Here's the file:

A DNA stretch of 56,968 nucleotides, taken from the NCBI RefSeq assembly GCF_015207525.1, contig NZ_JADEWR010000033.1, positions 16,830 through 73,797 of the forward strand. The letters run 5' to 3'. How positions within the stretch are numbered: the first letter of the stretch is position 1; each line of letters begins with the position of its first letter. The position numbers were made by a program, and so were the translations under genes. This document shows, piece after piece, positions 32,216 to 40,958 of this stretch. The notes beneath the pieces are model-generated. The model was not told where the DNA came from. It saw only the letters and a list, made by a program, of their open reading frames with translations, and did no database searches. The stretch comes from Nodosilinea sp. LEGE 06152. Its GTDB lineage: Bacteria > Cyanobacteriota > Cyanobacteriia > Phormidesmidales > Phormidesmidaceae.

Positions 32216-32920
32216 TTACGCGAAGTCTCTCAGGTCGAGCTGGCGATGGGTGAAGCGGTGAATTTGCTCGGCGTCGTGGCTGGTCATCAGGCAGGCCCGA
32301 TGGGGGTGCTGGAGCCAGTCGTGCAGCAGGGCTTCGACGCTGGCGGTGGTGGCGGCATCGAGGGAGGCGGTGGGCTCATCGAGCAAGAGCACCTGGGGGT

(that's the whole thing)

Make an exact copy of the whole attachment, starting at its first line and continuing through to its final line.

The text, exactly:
A DNA stretch of 56,968 nucleotides, taken from the NCBI RefSeq assembly GCF_015207525.1, contig NZ_JADEWR010000033.1, positions 16,830 through 73,797 of the forward strand. The letters run 5' to 3'. How positions within the stretch are numbered: the first letter of the stretch is position 1; each line of letters begins with the position of its first letter. The position numbers were made by a program, and so were the translations under genes. This document shows, piece after piece, positions 32,216 to 40,958 of this stretch. The notes beneath the pieces are model-generated. The model was not told where the DNA came from. It saw only the letters and a list, made by a program, of their open reading frames with translations, and did no database searches. The stretch comes from Nodosilinea sp. LEGE 06152. Its GTDB lineage: Bacteria > Cyanobacteriota > Cyanobacteriia > Phormidesmidales > Phormidesmidaceae.

Positions 32216-32920
32216 TTACGCGAAGTCTCTCAGGTCGAGCTGGCGATGGGTGAAGCGGTGAATTTGCTCGGCGTCGTGGCTGGTCATCAGGCAGGCCCGA
32301 TGGGGGTGCTGGAGCCAGTCGTGCAGCAGGGCTTCGACGCTGGCGGTGGTGGCGGCATCGAGGGAGGCGGTGGGCTCATCGAGCAAGAGCACCTGGGGGT